The Unethical Practice of Competitive Sandbagging

Subject: Sandbagging a gymnast

Sex: female
Age: 30
Gymnastics Level: Daughter L5

I noticed gymnasts that place 1st in at least 2 events and place 1st or 2nd AA repeat a level with an AA of about 36. My question:
How is this fair? Is there any rules regarding moving on or not being able to repeat an age and level you have already championed the previous year? It is supposed to be competative gymnastics but this isn’t competition when this is allowed. Is it a state by state thing or USAG standard that allows it?

While the USA Gymnastics minimum for moving up is a 31.0 All-Around, USAG will never mandate moving up gymnasts with any score for liability reasons. If they forced a gymnast to move to a higher level with more difficulty requirements, they could be held liable, in the case of an accident. There are a few legitimate reasons why a gymnast might not move up, like an injury during the off-season which kept them from getting the necessary difficulty for the next level, but this is rare and not the situation about which you are talking.

USAG Condemned This Practice (Which Must Mean It is Way Too Common)

To their credit (Note that I am giving USAG credit for something for a change), they did put out a communication recently, specifically condemning this practice of holding gymnasts back and recommended moving gymnasts to a “competitive” level to promote fairness to all gymnasts.

It is Not the Fault of the States

Individual states do not have the power to overrule USAG and institute a mandatory move-up rule.

The Gyms and Coaches, Actually Doing This, are the Culprits

The responsibility for this is squarely on the shoulders of the gym(s) and coaches that are engaging in this practice. I have never heard any justification for sandbagging that rings true. It is obvious that they are simply trying to stack the deck, so their gymnasts can win, by holding them back to a level of gymnastics where they are virtually guaranteed to win.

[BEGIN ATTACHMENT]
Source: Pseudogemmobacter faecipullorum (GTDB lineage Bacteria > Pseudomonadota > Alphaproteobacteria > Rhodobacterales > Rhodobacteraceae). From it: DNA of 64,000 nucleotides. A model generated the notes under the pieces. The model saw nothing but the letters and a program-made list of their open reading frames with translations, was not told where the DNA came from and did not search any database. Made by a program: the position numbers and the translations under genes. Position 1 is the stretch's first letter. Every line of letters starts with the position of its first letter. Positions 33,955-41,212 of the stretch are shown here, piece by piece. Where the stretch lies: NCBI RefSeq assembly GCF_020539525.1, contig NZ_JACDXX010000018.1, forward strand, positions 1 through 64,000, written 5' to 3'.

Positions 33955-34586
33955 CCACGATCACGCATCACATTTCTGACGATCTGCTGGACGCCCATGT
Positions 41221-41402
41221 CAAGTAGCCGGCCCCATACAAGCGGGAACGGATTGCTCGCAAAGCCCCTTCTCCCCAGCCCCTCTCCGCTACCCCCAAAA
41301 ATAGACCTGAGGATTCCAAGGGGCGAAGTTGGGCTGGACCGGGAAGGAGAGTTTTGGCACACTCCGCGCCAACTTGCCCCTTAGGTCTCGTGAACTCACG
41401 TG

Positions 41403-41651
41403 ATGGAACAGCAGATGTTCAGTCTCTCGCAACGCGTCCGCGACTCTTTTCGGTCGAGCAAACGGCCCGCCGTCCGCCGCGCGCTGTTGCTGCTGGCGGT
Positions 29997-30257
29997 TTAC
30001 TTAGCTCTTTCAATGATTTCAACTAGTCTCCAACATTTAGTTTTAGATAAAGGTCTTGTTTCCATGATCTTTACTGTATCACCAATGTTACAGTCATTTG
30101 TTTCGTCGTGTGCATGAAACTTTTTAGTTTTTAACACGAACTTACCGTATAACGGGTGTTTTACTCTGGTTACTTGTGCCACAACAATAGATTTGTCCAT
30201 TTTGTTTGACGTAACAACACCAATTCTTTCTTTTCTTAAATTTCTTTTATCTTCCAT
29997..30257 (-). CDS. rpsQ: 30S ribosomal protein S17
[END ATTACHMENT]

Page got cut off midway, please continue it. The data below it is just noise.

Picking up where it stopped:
These Gyms and Coaches are Building Their Reputation – In a Negative Way

Gyms and coaches do this for one reason and one reason only – to try to build their reputation as a gym and/or as a coach. They are not doing it for the gymnasts or for the sport and certainly not for good sportsmanship. But everyone knows, or should know, that they are winning only because of this tactic, not because of good coaching or a good team program.

Usually a Compulsory Practice, But Judges’s Cup Bringing Out the Worst In Coaches

The situation usually exists primarily in the compulsory levels, but the National Judge’s Cup meet qualifying system has brought out its own brand of the same problem. The judges use the meets for fundraising, run local state meets and qualify “Level 7” gymnasts to a so-called National Meet. The meets are held very early in the season and are often the first meet of the year for many gyms.

Level 8’s are Not Level 7’s

The situation, in every state I have seen participate, is that most gyms take gymnasts, who they know are going to compete Level 8 that same year, and hold them back as Level 7 gymnasts just for that meet, so they have the best chance of qualifying and winning. The winners at the State level, and certainly the winners at the National level, are almost 100% really Level 8 gymnasts.

Gymnasts Know What is Truly The Right Thing To Do